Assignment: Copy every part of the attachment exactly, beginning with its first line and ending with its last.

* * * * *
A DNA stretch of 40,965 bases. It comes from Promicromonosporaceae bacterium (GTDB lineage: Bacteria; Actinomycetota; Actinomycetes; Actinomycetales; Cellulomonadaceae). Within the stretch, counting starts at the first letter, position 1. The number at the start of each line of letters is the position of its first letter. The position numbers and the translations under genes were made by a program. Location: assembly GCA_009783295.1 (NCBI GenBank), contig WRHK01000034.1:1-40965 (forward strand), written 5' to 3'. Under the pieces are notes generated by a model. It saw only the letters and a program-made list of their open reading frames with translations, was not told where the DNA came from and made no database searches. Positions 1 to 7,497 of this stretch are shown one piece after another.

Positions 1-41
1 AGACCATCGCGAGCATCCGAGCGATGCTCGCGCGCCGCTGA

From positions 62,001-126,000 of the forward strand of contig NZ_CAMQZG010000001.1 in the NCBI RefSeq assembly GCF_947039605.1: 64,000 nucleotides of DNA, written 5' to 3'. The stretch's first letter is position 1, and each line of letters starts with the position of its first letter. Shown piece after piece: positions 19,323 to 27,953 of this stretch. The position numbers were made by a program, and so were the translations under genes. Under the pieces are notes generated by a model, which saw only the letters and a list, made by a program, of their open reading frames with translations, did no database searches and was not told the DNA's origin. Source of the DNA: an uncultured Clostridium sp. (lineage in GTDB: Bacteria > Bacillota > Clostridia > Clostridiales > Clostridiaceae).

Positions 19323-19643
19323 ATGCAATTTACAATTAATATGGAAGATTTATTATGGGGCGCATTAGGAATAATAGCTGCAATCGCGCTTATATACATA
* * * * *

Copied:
A DNA stretch of 40,965 bases. It comes from Promicromonosporaceae bacterium (GTDB lineage: Bacteria; Actinomycetota; Actinomycetes; Actinomycetales; Cellulomonadaceae). Within the stretch, counting starts at the first letter, position 1. The number at the start of each line of letters is the position of its first letter. The position numbers and the translations under genes were made by a program. Location: assembly GCA_009783295.1 (NCBI GenBank), contig WRHK01000034.1:1-40965 (forward strand), written 5' to 3'. Under the pieces are notes generated by a model. It saw only the letters and a program-made list of their open reading frames with translations, was not told where the DNA came from and made no database searches. Positions 1 to 7,497 of this stretch are shown one piece after another.

Positions 1-41
1 AGACCATCGCGAGCATCCGAGCGATGCTCGCGCGCCGCTGA

From positions 62,001-126,000 of the forward strand of contig NZ_CAMQZG010000001.1 in the NCBI RefSeq assembly GCF_947039605.1: 64,000 nucleotides of DNA, written 5' to 3'. The stretch's first letter is position 1, and each line of letters starts with the position of its first letter. Shown piece after piece: positions 19,323 to 27,953 of this stretch. The position numbers were made by a program, and so were the translations under genes. Under the pieces are notes generated by a model, which saw only the letters and a list, made by a program, of their open reading frames with translations, did no database searches and was not told the DNA's origin. Source of the DNA: an uncultured Clostridium sp. (lineage in GTDB: Bacteria > Bacillota > Clostridia > Clostridiales > Clostridiaceae).

Positions 19323-19643
19323 ATGCAATTTACAATTAATATGGAAGATTTATTATGGGGCGCATTAGGAATAATAGCTGCAATCGCGCTTATATACATA